Boris Johnson is the next British prime minister. So what happens now?

Will Boris the prime minister strike a different note from Boris the candidate?

Boris Johnson has been officially elected as leader of the UK Conservative Party. In his acceptance speech Johnson vowed to deliver Brexit as the new British prime minister.


So now Dublin plays the waiting game to see if Boris the prime minister strikes a different note from Boris the candidate.

During the Tory leadership campaign, Johnson repeatedly demanded that the backstop be abandoned and the withdrawal agreement – the only way the UK leaves the EU with a deal – be rewritten accordingly.

As public and private signals from Brussels and Dublin have made abundantly clear, that is out of the question for the EU. So if Johnson continues with the campaign rhetoric, we will be on course for a no-deal – the two sides not just apart, but miles away from one another, and no compromise possible.

If that happens, the focus will shift to Westminster, where anti no-deal MPs, including many in his own party, have pledged to use their strength in parliament to block a crash-out exit at the end of October. Johnson has only a wafer thin majority when he counts all of the MPs in his party as supporters – which, on this issue, he cannot.

It is not certain that MPs can strong-arm the government into taking action that will avoid a no-deal in the House of Commons. And remember, a no-deal is the default position; if nothing else happens, the UK leaves without a deal on October 31st.

But there is always the nuclear button of a no-confidence motion – and some Government sources in Dublin, citing contacts in London, believe Tory rebels will destroy Johnson’s government before acquiescing in a no-deal. So if Johnson strikes a course for no deal, it will be a long hot September. Dublin and Brussels will stand by; the action will be at Westminster.

The other possibility is that Johnson will pivot and seek an accommodation to which the EU could possibly agree. What sort of tweak to the withdrawal agreement that would be has not been worked out yet, and some sources in Dublin are deeply sceptical that it is possible. But others believe it is so clearly in Johnson’s interests to leave with a deal that he will at least try to reach a compromise with the EU.

The new prime minister’s early comments and speeches will be parsed carefully, as will the composition of his cabinet, for signs about which direction he will choose.

Secretary of State

There is a further, related consideration that Dublin will be watching closely in the coming days. Rumours at the weekend in the UK press suggested that Johnson was considering making Michael Gove his Secretary of State for Northern Ireland. If he does this, it will cause significant concern in Dublin about the direction of Johnson’s policy towards the North.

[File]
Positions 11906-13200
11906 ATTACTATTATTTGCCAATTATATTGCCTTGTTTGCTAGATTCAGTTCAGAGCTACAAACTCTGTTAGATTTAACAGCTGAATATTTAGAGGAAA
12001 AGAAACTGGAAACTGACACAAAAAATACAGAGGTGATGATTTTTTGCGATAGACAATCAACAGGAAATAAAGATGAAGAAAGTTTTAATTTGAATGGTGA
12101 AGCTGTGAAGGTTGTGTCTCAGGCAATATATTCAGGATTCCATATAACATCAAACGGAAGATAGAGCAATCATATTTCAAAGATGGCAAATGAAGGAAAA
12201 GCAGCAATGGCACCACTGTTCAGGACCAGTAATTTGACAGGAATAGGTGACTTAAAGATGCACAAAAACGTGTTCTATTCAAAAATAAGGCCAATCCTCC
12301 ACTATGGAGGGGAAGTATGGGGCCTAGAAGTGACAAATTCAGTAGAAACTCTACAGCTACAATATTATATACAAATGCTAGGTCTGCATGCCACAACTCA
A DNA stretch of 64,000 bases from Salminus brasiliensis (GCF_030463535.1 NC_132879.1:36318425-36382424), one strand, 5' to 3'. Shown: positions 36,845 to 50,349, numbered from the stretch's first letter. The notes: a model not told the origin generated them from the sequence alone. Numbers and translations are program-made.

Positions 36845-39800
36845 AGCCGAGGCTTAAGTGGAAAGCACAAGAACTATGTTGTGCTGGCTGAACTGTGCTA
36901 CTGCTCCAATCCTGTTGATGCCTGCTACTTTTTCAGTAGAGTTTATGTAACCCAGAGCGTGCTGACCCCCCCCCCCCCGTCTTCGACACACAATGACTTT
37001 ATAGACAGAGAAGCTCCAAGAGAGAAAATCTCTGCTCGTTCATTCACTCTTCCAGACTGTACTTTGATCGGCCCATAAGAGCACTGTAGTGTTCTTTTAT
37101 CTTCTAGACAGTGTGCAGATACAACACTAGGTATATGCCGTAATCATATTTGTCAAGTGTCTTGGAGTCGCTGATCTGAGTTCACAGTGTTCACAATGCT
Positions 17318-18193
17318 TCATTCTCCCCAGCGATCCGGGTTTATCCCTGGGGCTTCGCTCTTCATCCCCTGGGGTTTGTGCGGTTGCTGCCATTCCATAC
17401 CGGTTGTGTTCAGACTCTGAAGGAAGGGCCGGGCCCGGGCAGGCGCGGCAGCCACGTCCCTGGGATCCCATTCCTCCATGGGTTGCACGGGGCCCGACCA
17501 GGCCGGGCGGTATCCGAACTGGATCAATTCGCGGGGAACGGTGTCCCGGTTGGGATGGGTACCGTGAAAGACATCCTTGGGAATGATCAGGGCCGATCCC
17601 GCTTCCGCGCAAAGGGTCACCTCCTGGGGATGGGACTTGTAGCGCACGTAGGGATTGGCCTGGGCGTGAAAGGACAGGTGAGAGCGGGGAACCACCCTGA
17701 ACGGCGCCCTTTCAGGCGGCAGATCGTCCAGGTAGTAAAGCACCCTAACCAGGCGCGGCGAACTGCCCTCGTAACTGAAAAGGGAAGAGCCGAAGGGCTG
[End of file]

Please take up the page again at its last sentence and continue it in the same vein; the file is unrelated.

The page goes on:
Gove opposed the Good Friday Agreement, and continued to condemn it as a shabby moral compromise with a terrorist organisation long after it had bedded down.

With the prospect of direct rule from Westminster for London as a consequence of a no-deal Brexit, Gove’s appointment to Hillsborough Castle would suggest to the Irish Government that the Conservative alliance with the DUP will go beyond the requirements of parliamentary exigencies.

However, some Irish officials suspect the leak was mischievous, intended to put Gove – who famously betrayed Johnson during the 2016 leadership election, but has lately declared his loyalty – on the back foot. The Northern Ireland job is considered by most British cabinet aspirants as one to be avoided.

Johnson did not share Gove’s anti-agreement views – in fact he supported it at a time when his newspaper, The Daily Telegraph, was strongly opposed – but there is little evidence of substantial interest in the North on his part. His approach to the North is certain to be shaped by Brexit. As long as he relies on DUP support at Westminster, little change is likely. He may even reappoint Karen Bradley as Northern Secretary, some rumours suggest.

Senior sources anticipate a phone call between Taoiseach Leo Varadkar and Johnson soon after he becomes prime minister. Though no real talking will be done until the two men meet and, despite speculation that this could take place in the first few days of Johnson’s premiership, no arrangements have been made. Varadkar has sought to cultivate relationships with other EU leaders, but Johnson will be a whole different ball game. Still, it could hardly be worse than his frosty personal relations with Theresa May. Could it?

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